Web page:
We hypothesized, based on previous experimental [9–11] and clinical data , that the anti-inflammatory activity of steroids is mediated through attenuation of innate immune system activity, specifically the attenuation of neutrophil activation.
To investigate this, we used an experimental model of sepsis [13–15] inducing the systemic inflammatory response and neutrophil granulocyte activation, by administration of endotoxin. The impact of hydrocortisone treatment on the activation of these cells was evaluated by measurement of NGAL in plasma.
Our primary endpoint was to investigate whether NGAL levels differ between endotoxemic pigs treated with hydrocortisone prior to and after the induction of endotoxemia comparing them to endotoxemic pigs without hydrocortisone treatment. The secondary endpoint was to describe the time course of NGAL levels in endotoxemic and non-endotoxemic pigs. We also wished to describe changes in physiology in these animals.
Animals and concession
Sixteen apparently healthy pigs of male gender, 9–11 weeks old, weighing between 23.0 and 30.2 kg (mean ± SD, 27.0 ± 2.1 kg), were included in this study. All pigs had food and water ad libitum until 1 h before preparatory procedures. The following criteria were applied for inclusion: no obvious pre-existing disease, mean pulmonary arterial pressure (MPAP) <2.67 kPa (20 mmHg), and PaO2 of >10 kPa (75 mmHg) at baseline, which was 30 min after having accomplished preparatory procedures. The Animals Ethics Committee of the Swedish animal welfare agency, Sweden, approved the experiments (C225/8), and all animals were handled according to the guidelines of the Swedish National Board for Laboratory Animals and the European Convention on Animal Care.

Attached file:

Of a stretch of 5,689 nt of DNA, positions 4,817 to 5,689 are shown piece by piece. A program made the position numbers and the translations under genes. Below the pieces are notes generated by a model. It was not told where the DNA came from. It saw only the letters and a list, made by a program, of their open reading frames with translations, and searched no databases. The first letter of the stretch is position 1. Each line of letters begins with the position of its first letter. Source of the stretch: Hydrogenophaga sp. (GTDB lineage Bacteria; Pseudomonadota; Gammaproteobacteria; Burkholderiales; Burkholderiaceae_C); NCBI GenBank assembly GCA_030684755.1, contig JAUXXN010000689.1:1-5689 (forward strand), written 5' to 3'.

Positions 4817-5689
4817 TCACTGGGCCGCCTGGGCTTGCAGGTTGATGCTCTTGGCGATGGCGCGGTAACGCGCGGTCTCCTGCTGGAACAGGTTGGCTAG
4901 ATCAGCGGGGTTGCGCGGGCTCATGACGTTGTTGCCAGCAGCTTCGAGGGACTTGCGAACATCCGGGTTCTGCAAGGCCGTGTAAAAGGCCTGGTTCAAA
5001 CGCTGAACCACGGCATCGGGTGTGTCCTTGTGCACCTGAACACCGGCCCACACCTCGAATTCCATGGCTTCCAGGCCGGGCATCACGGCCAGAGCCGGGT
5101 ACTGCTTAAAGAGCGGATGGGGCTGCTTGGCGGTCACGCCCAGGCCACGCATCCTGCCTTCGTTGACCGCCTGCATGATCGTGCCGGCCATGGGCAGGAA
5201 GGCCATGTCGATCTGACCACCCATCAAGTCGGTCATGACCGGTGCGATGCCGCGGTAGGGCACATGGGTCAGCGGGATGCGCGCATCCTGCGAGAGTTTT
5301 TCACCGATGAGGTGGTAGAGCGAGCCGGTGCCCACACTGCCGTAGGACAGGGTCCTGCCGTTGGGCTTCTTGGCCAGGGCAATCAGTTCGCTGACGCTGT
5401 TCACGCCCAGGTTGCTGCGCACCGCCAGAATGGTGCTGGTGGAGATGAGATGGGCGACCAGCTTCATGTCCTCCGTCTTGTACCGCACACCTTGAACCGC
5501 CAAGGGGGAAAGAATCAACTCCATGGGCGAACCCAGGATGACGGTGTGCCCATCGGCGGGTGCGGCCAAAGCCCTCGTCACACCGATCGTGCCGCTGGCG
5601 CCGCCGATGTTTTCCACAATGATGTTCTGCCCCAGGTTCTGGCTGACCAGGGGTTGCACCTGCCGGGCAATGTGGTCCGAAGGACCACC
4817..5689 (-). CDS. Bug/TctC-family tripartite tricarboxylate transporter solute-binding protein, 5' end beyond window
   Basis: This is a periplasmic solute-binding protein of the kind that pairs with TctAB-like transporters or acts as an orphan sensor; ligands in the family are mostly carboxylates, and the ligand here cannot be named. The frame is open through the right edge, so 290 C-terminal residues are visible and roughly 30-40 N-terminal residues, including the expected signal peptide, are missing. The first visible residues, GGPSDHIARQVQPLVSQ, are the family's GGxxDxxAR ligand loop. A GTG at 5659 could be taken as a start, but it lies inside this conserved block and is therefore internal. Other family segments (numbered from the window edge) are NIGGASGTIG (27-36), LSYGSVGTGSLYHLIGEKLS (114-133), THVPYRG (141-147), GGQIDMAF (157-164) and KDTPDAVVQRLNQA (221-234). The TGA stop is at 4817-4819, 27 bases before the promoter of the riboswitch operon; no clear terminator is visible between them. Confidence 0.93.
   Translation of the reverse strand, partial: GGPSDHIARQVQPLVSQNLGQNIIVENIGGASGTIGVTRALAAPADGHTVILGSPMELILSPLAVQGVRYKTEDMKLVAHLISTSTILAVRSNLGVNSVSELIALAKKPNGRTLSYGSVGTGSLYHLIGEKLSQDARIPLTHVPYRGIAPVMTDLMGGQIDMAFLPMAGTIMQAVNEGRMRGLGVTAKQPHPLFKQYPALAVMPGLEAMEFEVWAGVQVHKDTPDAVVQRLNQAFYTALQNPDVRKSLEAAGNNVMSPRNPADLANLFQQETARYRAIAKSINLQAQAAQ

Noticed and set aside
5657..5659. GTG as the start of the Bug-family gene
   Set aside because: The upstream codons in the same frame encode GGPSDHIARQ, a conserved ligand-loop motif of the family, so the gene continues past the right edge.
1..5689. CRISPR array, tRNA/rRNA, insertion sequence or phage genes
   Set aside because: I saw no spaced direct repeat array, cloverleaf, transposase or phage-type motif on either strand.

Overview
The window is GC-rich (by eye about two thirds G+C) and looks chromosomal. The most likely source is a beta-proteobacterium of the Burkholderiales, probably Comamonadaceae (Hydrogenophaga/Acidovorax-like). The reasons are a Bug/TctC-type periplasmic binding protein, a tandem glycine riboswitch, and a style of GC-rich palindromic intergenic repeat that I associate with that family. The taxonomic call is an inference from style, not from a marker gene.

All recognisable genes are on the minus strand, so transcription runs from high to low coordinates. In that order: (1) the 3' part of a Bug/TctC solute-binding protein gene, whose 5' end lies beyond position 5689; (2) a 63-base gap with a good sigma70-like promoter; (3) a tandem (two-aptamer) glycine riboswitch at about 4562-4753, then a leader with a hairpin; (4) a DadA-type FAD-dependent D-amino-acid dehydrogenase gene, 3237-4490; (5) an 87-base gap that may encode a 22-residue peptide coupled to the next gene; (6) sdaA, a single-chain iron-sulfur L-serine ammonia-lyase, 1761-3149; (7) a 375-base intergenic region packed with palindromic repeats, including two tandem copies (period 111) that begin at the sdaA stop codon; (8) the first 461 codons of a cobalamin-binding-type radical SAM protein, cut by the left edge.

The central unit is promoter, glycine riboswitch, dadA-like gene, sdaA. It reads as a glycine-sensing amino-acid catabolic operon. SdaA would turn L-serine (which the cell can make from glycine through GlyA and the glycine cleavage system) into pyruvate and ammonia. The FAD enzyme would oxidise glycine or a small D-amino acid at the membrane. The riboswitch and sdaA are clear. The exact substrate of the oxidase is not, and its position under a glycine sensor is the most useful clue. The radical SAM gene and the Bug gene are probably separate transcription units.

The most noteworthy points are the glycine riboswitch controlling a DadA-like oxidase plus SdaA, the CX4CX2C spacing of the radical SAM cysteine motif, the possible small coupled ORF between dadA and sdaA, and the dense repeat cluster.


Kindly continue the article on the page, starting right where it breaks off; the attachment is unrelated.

Anesthesia, fluid administration, and preparatory procedures
All pigs were given an intramuscular injection of 50 mg xylazin as pre-medication before transport from the breeder, and anesthetized as described earlier in detail by us [10–12]. In brief, general anesthesia was induced by injecting 6 mg × kg−1 tilétamin-zolazepam intramuscularly. Anesthesia was then maintained with sodium pentobarbital 8 mg × kg−1 × h−1 mixed with pancuronium bromide 0.26 mg × kg−1 × h−1 and morphine 0.48 mg × kg−1 × h−1 dissolved in a 2.5% glucose solution with electrolytes, which was given as a continuous infusion at a rate of 8 mL × kg−1 × h−1 together with an infusion of sodium chloride, 9 mg × mL−1, at a rate of mL × h−1, resulting in a total fluid administration of 30 mL × kg−1 × h−1 during the experiment.
Before securing the airway with a tracheotomy, boluses of 20 mg morphine and 100 mg ketamine were given intravenously. The animals were mechanically ventilated (Servo 900C, Siemens-Elema, Stockholm, Sweden), FiO2: 0.3 in medical air was delivered throughout the experiment, and respiratory status was followed with arterial blood samples. The respiratory rate was initially set to 25 × min−1. After completion of the preparation procedure, the ventilation was adjusted to yield a PaCO2 between 38 and 41 torr (5.0–5.5 kPa). A cervical artery was catheterized for pressure monitoring and blood sampling. A central venous catheter and a Swan-Ganz catheter were inserted through the external jugular vein into the superior caval vein and the pulmonary artery, respectively. Left ventricular stroke work index (LVSWI) and cardiac index (CI) were derived from their conventional formulas. A urinary catheter was introduced into the bladder through a vesicotomy. A heating pad (Operatherm 200W, KanMed, Bromma, Sweden) was set to 38 °C throughout the experiment to decrease heat losses. As soon as the preparation was completed, the pigs were placed in prone position and a 30-min stabilization time passed before baseline values (0 h) were registered and baseline blood samples were collected, after which the endotoxin infusion, or corresponding amount of saline, was started. Measurements of respiratory and circulatory values and blood sampling were made hourly thereafter until the end of the experiment.